• For human leukocyte antigen (HLA)-B*15:02 carriers, a potential risk is that phenytoin therapy may have been needlessly avoided in patients who may not have developed Stevens-Johnson syndrome/toxic epidermal necrolysis (SJS/TEN); however, this risk is mitigated because alternatives to phenytoin with comparable effectiveness exist. Another potential risk would be an error in genotyping. Furthermore, many commercially available genotyping tests do not detect alleles that are rare or de novo variants. Other alleles are not well characterized, resulting in uncertainty when predicting the phenotype for some genetic test results. Due to the fact that the absence of HLA-B*15:02 does not rule out the possibility of a patient developing phenytoin-induced SJS/TEN or in the event of a rare variant that is not detected by the genetic test, a high-risk patient could be prescribed phenytoin or prescribed a higher dose than needed. Moreover, because not all phenytoin-induced adverse events are attributable to HLA-B*15:02 or CYP2C9 metabolizer status, clinicians should carefully monitor all patients according to standard practices.
  • Acute dose-related side effects of phenytoin include sedation, ataxia, dizziness, nystagmus, nausea, and cognitive impairment. The drug is highly allergenic, and rashes ranging from mild eruptions to life-threatening hypersensitivity reactions may be seen. HLA-B*15:02 is associated with phenytoin-induced SJS and TEN. SJS is characterized by epidermal detachment involving up to 10% of body surface area, whereas TEN usually affects more than 30% of the body surface area. Subacutely, hematologic and hepatic toxicity can occur; the latter is probably a hypersensitivity reaction itself, as it is usually accompanied by rash, whereas the former may consist of leukopenia or pancytopenia.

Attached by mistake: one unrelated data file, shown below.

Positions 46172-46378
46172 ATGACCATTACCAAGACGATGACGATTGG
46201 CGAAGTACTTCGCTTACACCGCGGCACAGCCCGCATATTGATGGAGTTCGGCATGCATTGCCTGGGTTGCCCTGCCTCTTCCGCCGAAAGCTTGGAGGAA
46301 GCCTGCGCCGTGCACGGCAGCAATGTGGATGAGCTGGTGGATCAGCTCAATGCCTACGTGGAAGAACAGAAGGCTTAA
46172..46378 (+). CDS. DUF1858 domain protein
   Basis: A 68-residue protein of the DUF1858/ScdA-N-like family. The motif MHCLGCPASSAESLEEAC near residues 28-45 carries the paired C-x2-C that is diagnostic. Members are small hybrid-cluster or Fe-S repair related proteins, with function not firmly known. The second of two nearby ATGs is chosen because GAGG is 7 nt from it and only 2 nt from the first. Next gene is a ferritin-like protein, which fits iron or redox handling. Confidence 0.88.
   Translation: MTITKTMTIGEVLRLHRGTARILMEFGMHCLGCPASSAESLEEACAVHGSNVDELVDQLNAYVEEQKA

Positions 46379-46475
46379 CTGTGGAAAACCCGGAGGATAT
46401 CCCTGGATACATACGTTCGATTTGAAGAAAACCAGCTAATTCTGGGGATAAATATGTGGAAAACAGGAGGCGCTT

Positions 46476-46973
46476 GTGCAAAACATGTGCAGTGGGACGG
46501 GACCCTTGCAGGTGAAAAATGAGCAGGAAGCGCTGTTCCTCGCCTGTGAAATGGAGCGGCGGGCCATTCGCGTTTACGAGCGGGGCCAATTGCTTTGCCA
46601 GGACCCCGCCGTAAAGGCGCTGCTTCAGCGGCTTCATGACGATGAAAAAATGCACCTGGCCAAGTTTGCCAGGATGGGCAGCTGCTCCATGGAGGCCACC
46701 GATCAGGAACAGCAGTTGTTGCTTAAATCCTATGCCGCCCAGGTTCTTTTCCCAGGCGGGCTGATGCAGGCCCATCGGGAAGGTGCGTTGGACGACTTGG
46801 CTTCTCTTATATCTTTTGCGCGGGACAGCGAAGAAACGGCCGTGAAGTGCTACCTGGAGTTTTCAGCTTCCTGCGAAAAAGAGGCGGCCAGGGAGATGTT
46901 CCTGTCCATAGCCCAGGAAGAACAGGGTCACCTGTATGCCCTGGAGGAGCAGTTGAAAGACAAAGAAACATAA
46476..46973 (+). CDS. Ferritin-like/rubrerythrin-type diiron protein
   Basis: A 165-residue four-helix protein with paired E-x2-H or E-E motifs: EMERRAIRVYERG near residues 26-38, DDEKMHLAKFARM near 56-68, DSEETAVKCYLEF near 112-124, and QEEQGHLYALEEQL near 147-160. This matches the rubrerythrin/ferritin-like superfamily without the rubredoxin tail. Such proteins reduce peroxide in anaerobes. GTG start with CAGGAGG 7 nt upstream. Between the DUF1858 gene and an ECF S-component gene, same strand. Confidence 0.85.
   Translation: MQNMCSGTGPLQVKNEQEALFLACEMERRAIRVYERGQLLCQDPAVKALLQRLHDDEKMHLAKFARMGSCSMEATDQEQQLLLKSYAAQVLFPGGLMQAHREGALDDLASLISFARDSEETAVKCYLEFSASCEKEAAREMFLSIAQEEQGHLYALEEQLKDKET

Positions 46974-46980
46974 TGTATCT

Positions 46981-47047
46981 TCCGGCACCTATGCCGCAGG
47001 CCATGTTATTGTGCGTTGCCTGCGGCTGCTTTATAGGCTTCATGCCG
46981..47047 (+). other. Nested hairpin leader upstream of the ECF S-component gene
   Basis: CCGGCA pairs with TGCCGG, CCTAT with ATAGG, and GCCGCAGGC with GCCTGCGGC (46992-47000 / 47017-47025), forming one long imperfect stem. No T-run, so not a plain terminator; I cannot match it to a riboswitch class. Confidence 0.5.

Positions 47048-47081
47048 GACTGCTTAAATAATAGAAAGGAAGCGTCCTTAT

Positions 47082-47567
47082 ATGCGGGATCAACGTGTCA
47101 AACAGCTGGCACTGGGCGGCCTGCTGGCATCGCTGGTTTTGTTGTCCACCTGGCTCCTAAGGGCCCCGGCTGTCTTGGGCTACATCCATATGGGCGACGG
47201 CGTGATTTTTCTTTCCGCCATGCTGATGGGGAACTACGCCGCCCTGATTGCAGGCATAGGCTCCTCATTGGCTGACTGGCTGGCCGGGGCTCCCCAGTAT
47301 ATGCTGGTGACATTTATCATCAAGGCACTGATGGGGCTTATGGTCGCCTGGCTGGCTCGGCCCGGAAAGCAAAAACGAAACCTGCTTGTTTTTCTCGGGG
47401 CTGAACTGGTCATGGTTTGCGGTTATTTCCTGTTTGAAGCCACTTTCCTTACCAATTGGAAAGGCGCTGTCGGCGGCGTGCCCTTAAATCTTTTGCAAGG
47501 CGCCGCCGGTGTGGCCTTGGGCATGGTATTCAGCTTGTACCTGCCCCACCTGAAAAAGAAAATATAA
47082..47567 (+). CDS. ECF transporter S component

Contraindications

Acute dose-related side effects of phenytoin include sedation, ataxia, dizziness, nystagmus, nausea, and cognitive impairment. The drug is highly allergenic, and rashes ranging from mild eruptions to life-threatening hypersensitivity reactions may be seen. Human leukocyte antigen (HLB)-B*15:02 is associated with phenytoin-induced Stevens-Johnson syndrome (SJS) and toxic epidermal necrolysis (TEN). SJS is characterized by epidermal detachment involving up to 10% of body surface area, whereas TEN usually affects more than 30% of the body surface area. Subacutely, hematologic and hepatic toxcitiy can occur; the latter is probably a hypersensitivity reaction itself, as it is usually accompanied by rash, whereas the former may consist of leukopenia or pancytopenia.

Qualifying Statements

Clinical Pharmacogenetics Implementation Consortium (CPIC) guidelines reflect expert consensus based on clinical evidence and peer-reviewed literature available at the time they are written and are intended only to assist clinicians in decision making, in addition to identifying questions for further research. New evidence may have emerged since the time a guideline was submitted for publication. Guidelines are limited in scope and are not applicable to interventions or diseases not specifically identified. Guidelines do not account for all individual variations among patients and cannot be considered inclusive of all proper methods of care or exclusive of other treatments. It remains the responsibility of the healthcare provider to determine the best course of treatment for the patient. Adherence to any guideline is voluntary, with the ultimate determination regarding its application to be made solely by the clinician and the patient. The CPIC assumes no responsibility for any injury to persons or damage to property related to any use of CPIC guidelines, or for any errors or omissions.